Climbing as a form of meditation: a chat with Kim Hartwell

In case you missed it, episode three of our podcast featured the intrepid fitness guru Kim Hartwell. Our host Jasmine Hemsley talked to Kim about the restorative nature of climbing and the outdoors in what was a truly inspiring episode, so make sure you check it out.

Kim was such an energising guest and her chat with Jasmine left us with lots more questions. Luckily, she was happy to answer them for us…

For anyone who may not know you, who is Kim Hartwell?

I’m a personal trainer, movement coach, yoga teacher and avid rock climber. I’m in love with life, nature and all things adventure. I have a passion for teaching classes that fuse biomechanics and yoga flow, so that you can feel stronger to do what you love for longer. 

I founded Rock & Soul Adventure retreats (and online courses) to combine my love of rock climbing, yoga and general outdoors-iness. I take great passion in empowering people to push past their comfort zones, using nature and adventure to become the best version of themselves.

For you, what is the best thing about climbing?

Rock climbing is such an incredible way to experience the outdoors. Whether you’re up a mountain or on the side of a cliff face by the ocean, no adventure is ever the same. It’s also the perfect opportunity to become present in the moment. For me, rock climbing allows me to tap into my “flow state” where I find peace and presence, not thinking about anything else but being on the rock at that very moment. Rock climbing is hugely empowering, I love to see the pure elation of climbers on our Rock and Soul Adventure retreats when they reach the top of a cliff they never thought they’d be able to. A full experience – body, mind and soul. 

Do you think exploration has meditative qualities?

Absolutely. Inherent in exploration is nature. Nature is our biggest healer. Even five minutes out in the elements can have a huge impact on our mindset. There’s something truly wonderful about being present in nature: watching, noticing, breathing it all in.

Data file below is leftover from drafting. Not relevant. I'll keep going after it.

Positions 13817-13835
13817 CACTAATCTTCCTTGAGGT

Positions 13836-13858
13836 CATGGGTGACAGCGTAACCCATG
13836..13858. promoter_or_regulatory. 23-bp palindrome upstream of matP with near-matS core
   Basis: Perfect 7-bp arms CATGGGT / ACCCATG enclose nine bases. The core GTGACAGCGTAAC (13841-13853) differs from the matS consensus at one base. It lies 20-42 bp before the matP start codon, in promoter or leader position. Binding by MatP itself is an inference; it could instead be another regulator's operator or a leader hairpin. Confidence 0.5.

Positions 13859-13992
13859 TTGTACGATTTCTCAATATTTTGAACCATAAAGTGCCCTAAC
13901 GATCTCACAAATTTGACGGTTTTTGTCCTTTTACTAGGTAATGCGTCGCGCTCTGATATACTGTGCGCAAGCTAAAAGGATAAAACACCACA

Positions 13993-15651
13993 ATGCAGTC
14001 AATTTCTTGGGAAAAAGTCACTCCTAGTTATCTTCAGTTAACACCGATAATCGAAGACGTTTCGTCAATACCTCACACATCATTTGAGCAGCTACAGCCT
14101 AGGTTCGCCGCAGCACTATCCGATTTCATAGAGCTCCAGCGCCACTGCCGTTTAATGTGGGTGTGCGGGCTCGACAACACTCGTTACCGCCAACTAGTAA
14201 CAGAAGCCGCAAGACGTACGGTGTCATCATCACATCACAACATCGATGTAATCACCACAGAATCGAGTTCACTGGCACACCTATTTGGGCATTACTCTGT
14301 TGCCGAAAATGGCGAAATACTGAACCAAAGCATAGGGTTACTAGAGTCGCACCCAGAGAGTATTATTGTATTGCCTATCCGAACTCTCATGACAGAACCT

Climbing mountains seems impossible to many. How do you advise people who want to get into climbing – and how to keep at it?

I would suggest if you have an indoor wall near you, go and explore it. Find a friend who’s been before or just go alone – it’s relatively straightforward to turn up, rent some shoes and a chalk bag. 

The climbing community is so welcoming too, everyone loves to help so it won’t be long until you’re finding your way. If you want to go on the ropes or go outside there’s so many instructors out there who will take care of all of the more intricate things, so you can concentrate on enjoying the climb! 

To keep at it I would suggest trying to go to the wall once or twice a week. Or where you can’t get to a wall, there’s lots of training you can do to help – this is why I launched Yoga for Climbers (an eight-week online training course)! 

What do you think is the biggest misconception about exercising?

That it equates to hours on end at the gym. I think more important than logging hours at the gym is finding something that you enjoy doing. The more you enjoy doing it, the more likely you’ll be to keep it up. 

We also tend to underestimate “movement” throughout our day, and view designated “workouts” as the only true exercise. What we do the other 99% of our time (eg sitting at a desk/on the sofa) will be much more impactful to our overall health. That’s why I advise people to get as much movement into their days as possible. Even if that’s just changing positions throughout the day from sitting to squatting, standing and stretching, or going for short walks.

If you only had 10 minutes a day for self-care, what would you do and why?

Go for a walk in nature: perfect for clearing my mind and reconnecting to the present moment. 

Now we’re in another lockdown, how are you keeping yourself occupied?

Lots of online teaching and creating content for people to keep moving happily at home. It’s also allowed me to bringing in more self-care into my day to day. My mornings have become more sacred as I’m teaching slightly later (not having to go to the studios to teach). The mornings If I have additional time to spend, I try to meditate and journal which I find really helpful for keeping focused.. 

How important is your diet as part of your lifestyle?

I think there’s a balance to be struck. I like to eat pretty clean (unprocessed, highly nutritious) food 80% of the time. Then 20% I let myself eat little less balanced. This allows me to have a healthy relationship with food while also fuelling my training and recovery.

We’re veggie fanatics at ZENB. What’s your favourite vegetable and why?

Tricky, I’m a veggie so I eat a ton of them! I love sweet potato, cauliflower, aubergine or mushrooms!

And finally, what piece of advice would you give to those finding lockdown tough?

Know that you are already enough as you are. You don’t have to “achieve” or “transform” yourself through this period. I personally have found myself striving to “prove” myself, particularly with the pressure to be online. The days that I take a step back, that I take time for self-care and take time to get into nature I find perspective on what’s most important.

Tomorrow is never promised, so we have to find happiness in our day-to-day. For me that’s moving in nature and spending time with who I love. That for me this is where I realise my priorities. This allows other parts to fall into place a little easier. Life’s too short to not do what you love.

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